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Adapting multifamily housing for the IoT revolution

Only 35% of millennials own homes. Millennials are also the ones most likely to adopt new IoT technologies. Still, the apartments in which they live aren’t equipped for this new wave of connectivity. As the on-demand and digital economies continue to boom, millennials will continue to demand greater services from their apartment communities, and to meet these demands, building designers need to change the way they approach multifamily housing.

When you tour a new apartment building, you see similar amenities: a gym, bike storage and maybe even a dog washing station, like many buildings here in Portland, Ore., have to attract canine-loving renters. While these are all great, they rarely meet the needs of renters’ other daily activities. Building developers need to look at what a millennial typically relies on, such as on-demand services like Amazon Prime or Seamless, and shared services like Lyft. With applications like these becoming more and more popular, renters will no longer be enticed by a gym as a selling point. They’ll be looking for an Amazon drop-off location or a designated ride-sharing zone.

To continue accommodating this new market of renters, building designs will need to change. Some of the biggest amenities impacted will be traditional mailrooms and parking garages. If, in the future, I’ll be receiving packages from Amazon Drones, does that mean an IoT-enabled dumbwaiter will bring my package to my door? Or, if ride-sharing companies truly are focusing on driverless fleets, how long will it be until my parking garage is filled with autonomous Lyft rides awaiting passengers?

The first adaptations for IoT we’re beginning to see may seem minor, but represent extensive projects for building developers. These come in the form of updated smart-enabled door locks, thermostats and light switches, as well as the installation of sensors. Each of these applications takes a major step in enabling the smart apartment.

Say you’re leaving on a business trip and realize you forgot to lock your door. With a simple command, you can quickly tell your smart lock to secure your apartment — anytime, anywhere. With the addition of sensors, your at-home experience changes dramatically. Lights will turn on and off as you move throughout your apartment, or the radio will turn on as you enter the kitchen. Over time, these sensors learn your habits and cater to your preferences and may even move furniture and appliances based on your mode. This creates some fantastic conveniences, including energy-savings benefits, eliminating electronics being left on when you’re not in the room, or managing a comfortable temperature for your pet while you’re away at work.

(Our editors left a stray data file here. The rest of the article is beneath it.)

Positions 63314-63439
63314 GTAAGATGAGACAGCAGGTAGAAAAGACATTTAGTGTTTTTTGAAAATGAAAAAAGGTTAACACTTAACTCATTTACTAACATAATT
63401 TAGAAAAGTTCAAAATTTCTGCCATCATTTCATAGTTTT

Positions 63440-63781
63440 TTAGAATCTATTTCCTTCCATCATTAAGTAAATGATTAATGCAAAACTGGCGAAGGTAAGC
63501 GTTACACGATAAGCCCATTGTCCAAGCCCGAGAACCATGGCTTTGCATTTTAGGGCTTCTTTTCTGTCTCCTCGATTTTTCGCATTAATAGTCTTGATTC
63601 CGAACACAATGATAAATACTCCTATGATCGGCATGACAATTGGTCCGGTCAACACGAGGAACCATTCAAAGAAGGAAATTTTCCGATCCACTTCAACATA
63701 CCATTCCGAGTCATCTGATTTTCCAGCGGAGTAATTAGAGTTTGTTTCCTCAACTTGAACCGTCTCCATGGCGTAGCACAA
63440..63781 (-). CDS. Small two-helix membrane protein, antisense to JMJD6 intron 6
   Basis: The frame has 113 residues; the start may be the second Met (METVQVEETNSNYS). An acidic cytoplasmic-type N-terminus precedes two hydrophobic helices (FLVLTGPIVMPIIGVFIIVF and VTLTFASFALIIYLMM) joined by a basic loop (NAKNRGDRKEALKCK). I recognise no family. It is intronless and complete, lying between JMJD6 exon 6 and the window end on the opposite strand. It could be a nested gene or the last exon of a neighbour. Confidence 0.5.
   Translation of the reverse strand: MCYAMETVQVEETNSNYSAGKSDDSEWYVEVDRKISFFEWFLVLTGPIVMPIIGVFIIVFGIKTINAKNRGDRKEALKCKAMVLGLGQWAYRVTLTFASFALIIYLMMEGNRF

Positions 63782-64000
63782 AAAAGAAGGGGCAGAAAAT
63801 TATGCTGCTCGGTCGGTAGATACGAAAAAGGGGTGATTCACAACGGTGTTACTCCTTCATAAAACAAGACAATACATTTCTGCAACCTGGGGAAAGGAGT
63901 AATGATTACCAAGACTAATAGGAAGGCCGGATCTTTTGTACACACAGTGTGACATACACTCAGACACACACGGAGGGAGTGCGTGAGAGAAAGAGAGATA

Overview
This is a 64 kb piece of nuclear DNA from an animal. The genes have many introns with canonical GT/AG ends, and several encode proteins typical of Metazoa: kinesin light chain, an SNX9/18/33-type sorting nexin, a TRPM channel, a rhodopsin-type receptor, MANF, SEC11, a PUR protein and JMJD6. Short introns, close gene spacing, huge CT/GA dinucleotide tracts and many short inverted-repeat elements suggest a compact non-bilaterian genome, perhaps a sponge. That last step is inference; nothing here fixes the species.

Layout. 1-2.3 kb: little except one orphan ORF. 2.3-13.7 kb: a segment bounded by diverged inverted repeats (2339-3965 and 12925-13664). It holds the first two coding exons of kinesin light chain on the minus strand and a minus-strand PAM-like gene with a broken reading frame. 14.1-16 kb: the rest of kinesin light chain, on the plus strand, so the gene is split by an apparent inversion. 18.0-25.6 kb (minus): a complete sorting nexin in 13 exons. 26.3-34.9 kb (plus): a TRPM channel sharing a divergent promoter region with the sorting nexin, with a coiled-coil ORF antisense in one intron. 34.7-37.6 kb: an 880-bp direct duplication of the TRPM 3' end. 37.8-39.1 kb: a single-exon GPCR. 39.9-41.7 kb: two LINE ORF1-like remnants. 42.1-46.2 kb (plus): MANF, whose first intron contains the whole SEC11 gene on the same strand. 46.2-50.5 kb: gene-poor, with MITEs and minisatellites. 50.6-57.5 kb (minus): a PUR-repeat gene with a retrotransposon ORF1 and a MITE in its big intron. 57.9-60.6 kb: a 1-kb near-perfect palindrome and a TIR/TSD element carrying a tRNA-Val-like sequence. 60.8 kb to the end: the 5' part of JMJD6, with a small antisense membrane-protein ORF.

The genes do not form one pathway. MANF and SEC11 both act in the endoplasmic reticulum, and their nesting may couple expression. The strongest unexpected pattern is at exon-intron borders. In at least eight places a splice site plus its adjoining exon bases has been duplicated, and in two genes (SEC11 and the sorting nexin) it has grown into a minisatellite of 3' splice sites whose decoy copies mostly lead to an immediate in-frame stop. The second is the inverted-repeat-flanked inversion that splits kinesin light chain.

It may sound far-fetched, but it wasn’t all that long ago that the idea of controlling your thermostat from your smartphone seemed more like an episode of The Jetsons than reality. As IoT continues to make its way into our lives, multifamily housing developers need to have the infrastructure in place to meet the demand of renters. It’s only a matter of time before your leasing agent tells you the prospective renter was looking for her unit’s smart thermostat, instead of the building’s dog washing station.

All IoT Agenda network contributors are responsible for the content and accuracy of their posts. Opinions are of the writers and do not necessarily convey the thoughts of IoT Agenda.

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